Arevalo: By 2030, all of the Baby Boomer generation will be older than 65. This will have a significant impact on the multifamily industry and the affordable housing industry. This is the first generation to work longer and it’s extremely important to them to be active longer. Aging in place is a huge tagline for us and it’s one of the motivators of this program.

In which way does your program stand out and what are the first results, two months after launching it? 

Bramble: This program stands out because it’s the first on-site health program that is geared toward both bringing awareness about a healthy lifestyle and providing our residents with assistance in mitigating some of their health issues. There do not appear to be any other operators in the multifamily space that are doing this. Residents don’t have to make doctor’s appointments or go anywhere to receive these services. They can simply schedule a time to speak one-on-one with a health-care professional on site, which is incredibly helpful.

Two months into the launch, about 35 percent of our residents at these two communities are already participating in a variety of activities. Beyond the health screenings, the program also includes classes on important topics such as medication, cholesterol and diabetes management, fall prevention and balancing, healthy eating habits and nutritional cooking. We have actually received testimonials from residents saying that they feel an improvement in their health already.

Wellness center.
Wellness center. Image courtesy of Avanath Capital Management

How long did it take to implement the program and what can you tell us about the investment?

Bramble: The renovations to Manor at Victoria Park and Vistas at Lake Largo to incorporate an on-site exam room and wellness center took about three months and the entire program took about a year to develop. The University of Maryland Capital Region Health is our partner that will aid in offering the vital health screenings and health education classes and COR Community Development is our partner in providing the wellness components of the program.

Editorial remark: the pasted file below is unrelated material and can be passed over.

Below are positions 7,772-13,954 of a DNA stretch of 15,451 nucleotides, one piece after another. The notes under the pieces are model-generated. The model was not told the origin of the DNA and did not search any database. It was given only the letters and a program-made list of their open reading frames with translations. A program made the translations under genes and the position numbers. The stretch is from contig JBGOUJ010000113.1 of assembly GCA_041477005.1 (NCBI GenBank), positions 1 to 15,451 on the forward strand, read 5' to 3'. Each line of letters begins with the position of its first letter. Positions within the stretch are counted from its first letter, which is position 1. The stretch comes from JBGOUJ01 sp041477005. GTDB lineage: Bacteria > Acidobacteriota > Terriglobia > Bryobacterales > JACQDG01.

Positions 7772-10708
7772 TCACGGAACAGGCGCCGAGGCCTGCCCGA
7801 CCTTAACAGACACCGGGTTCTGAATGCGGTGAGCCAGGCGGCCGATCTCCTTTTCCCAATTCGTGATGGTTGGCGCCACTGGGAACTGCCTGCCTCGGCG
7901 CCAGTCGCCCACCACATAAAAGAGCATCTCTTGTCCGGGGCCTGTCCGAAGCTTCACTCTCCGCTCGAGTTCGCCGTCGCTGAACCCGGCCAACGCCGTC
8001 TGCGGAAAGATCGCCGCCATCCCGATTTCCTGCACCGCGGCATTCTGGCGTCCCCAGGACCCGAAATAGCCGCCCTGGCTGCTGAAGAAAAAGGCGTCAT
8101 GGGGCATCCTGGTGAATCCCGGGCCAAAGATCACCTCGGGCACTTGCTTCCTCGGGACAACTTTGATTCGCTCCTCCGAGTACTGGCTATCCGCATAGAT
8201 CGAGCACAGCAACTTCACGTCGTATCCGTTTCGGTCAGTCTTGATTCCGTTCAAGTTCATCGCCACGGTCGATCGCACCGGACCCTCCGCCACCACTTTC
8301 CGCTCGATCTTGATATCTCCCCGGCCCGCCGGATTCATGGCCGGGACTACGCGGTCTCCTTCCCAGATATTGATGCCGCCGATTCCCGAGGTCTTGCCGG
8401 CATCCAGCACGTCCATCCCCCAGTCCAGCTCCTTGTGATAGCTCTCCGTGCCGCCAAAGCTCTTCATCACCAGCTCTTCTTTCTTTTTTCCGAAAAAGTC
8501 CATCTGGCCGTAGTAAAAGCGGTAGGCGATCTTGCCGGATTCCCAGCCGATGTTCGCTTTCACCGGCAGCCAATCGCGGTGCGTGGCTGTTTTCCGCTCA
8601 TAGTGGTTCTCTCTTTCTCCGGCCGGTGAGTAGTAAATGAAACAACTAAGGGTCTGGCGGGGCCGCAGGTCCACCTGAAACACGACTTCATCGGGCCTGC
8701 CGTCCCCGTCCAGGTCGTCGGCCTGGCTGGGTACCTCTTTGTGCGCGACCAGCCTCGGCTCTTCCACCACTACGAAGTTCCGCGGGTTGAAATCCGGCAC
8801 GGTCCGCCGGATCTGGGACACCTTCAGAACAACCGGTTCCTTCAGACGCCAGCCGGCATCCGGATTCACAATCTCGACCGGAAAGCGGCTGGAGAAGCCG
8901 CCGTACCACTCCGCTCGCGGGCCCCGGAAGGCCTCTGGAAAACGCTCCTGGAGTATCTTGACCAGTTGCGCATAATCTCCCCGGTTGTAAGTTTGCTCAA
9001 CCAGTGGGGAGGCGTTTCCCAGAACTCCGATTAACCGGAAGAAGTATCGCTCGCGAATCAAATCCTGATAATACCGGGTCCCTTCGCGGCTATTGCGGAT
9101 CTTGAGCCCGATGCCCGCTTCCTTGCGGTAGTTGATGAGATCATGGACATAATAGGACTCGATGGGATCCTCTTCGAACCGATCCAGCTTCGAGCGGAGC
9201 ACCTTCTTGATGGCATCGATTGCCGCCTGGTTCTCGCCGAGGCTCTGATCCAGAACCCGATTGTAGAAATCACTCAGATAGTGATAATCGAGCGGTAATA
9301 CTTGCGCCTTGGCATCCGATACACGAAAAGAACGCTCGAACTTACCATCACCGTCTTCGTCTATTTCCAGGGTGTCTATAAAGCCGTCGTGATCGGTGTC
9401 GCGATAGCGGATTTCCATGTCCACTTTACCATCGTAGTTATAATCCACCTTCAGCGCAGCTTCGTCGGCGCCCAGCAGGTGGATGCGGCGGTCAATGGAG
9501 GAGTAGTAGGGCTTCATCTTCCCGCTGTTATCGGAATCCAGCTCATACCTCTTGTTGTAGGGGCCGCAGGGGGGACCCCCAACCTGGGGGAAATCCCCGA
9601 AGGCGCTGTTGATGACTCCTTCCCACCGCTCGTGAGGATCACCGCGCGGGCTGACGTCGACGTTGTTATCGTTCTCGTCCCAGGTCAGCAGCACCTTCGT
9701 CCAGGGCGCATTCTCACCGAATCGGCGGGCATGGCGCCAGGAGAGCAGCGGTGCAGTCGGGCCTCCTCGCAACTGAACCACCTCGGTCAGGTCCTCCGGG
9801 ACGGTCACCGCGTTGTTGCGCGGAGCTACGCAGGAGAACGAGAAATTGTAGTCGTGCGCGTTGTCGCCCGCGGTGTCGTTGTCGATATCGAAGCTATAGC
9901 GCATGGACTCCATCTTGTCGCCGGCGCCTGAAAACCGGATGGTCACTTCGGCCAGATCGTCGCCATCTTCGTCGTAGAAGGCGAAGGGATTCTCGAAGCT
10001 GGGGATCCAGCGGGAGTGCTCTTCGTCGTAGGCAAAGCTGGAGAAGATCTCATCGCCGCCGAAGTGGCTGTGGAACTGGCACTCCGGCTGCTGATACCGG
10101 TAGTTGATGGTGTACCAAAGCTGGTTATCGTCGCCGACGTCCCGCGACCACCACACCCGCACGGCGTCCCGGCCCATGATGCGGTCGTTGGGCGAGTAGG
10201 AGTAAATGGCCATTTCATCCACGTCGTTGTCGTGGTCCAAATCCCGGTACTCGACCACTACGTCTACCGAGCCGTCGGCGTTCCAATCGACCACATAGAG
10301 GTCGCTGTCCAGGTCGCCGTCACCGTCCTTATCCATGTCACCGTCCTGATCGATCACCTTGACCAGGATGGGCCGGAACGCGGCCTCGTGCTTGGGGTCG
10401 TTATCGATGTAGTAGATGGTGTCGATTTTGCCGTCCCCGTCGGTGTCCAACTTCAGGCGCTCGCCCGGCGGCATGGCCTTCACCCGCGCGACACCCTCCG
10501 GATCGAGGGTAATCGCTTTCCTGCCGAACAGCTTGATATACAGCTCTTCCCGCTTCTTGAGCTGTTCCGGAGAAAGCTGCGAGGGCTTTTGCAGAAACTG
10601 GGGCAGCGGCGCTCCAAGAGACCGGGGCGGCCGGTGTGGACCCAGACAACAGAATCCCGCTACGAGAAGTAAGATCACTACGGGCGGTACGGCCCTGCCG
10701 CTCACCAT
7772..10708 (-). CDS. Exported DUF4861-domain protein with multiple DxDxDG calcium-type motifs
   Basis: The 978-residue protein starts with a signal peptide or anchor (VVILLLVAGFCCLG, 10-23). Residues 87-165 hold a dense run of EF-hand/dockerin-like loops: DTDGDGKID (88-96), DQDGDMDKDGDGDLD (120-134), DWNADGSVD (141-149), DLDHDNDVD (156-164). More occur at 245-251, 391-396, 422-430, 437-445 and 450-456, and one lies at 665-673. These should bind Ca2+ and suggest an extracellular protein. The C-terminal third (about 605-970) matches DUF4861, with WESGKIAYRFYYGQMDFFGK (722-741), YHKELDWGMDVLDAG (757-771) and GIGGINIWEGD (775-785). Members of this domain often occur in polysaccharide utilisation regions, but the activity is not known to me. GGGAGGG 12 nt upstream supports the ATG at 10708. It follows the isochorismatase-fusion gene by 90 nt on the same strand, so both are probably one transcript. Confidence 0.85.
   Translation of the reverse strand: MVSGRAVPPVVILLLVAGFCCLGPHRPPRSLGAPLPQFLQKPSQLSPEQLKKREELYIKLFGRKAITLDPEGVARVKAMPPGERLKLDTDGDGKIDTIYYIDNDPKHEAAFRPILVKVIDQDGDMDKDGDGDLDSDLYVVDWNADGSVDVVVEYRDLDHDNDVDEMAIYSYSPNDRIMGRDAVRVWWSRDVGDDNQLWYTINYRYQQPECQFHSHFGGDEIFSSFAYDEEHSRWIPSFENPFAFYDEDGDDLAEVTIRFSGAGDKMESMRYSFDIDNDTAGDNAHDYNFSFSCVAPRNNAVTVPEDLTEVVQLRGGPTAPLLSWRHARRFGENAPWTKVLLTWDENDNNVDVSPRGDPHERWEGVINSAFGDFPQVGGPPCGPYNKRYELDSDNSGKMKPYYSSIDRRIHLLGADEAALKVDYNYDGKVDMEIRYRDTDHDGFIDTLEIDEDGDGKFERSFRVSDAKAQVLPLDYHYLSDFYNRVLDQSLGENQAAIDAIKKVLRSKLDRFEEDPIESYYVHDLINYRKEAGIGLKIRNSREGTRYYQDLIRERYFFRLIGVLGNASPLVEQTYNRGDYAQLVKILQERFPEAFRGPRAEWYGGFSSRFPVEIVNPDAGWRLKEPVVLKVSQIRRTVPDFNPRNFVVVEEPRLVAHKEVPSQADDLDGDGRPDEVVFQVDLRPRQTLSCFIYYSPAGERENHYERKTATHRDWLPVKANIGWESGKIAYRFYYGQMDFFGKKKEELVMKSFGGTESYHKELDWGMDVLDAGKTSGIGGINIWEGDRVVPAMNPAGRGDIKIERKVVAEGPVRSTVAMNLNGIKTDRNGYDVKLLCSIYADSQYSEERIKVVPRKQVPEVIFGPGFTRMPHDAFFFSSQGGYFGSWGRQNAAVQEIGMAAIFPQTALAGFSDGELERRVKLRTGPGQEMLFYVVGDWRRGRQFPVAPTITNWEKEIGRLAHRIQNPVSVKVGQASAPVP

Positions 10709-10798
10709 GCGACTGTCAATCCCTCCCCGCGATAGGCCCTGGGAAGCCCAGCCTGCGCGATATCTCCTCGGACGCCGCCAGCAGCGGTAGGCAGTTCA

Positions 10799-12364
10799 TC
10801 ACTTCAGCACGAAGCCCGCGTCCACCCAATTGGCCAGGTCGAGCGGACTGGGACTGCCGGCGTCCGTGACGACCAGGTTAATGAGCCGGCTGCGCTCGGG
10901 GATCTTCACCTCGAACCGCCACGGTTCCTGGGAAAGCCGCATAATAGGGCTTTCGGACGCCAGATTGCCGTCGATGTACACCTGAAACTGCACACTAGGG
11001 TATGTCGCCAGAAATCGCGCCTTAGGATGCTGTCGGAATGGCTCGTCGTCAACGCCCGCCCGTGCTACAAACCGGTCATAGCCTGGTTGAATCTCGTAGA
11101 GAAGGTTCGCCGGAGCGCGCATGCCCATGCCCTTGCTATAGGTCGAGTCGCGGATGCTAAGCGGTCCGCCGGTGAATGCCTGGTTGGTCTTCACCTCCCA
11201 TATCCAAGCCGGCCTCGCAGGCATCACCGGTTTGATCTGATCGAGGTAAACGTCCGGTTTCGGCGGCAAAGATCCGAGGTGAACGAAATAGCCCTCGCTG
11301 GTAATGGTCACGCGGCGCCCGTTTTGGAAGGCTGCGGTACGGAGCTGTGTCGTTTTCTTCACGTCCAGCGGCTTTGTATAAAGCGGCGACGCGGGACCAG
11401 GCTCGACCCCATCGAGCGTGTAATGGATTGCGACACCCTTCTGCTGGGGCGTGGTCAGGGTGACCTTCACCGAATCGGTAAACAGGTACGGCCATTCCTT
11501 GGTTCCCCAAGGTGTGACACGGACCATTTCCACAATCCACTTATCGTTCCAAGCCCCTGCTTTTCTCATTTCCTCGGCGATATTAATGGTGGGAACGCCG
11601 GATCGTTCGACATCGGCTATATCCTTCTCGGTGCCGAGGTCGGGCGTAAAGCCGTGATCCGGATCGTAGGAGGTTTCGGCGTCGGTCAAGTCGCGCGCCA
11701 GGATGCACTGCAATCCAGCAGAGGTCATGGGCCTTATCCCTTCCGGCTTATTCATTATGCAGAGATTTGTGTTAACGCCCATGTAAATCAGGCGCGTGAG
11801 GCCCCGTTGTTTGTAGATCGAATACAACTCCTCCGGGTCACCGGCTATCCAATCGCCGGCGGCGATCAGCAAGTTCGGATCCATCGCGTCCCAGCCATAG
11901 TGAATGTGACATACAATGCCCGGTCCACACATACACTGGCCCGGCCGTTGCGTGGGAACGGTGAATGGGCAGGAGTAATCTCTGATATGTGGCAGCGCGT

Arevalo: This investment worked perfectly for the program because of the area, the need and the demographics. Both assets are age-restricted to 62 and over and they are both income-restricted to 50 to 60 percent of the area median. We’re filling a great need for older, lower income residents.

What are your long-term plans with this program?

Bramble: Our long-term plans are to continuously measure the impact of the program and alter it according to resident feedback. We want to ensure that we are offering a program that truly addresses our residents’ needs. If we need to add or omit an activity or component of the program, we are willing to do so. Our plans are to definitely roll this program out on a wider scale to all of our senior properties portfolio-wide.


READ ALSO: Multifamily’s Wellness Transformation


How do you see these types of programs unfolding in the next few years in the Washington, D.C., area?

Bramble: This type of program will unfold not only in the D.C. area, but also nationwide in the multifamily space. Owners/operators will see what a huge impact these services have on the residents, the community and the extended amount of time seniors stay in independent living before moving on to assisted living.

Arevalo: Residents are not looking for just a place to live. They’re looking for a true residence, one that addresses health, education, the environment etc. We are at the forefront of the senior wave with Activate, but we hope to continue to see a lot more owners/operators incorporating programs like these into their investments.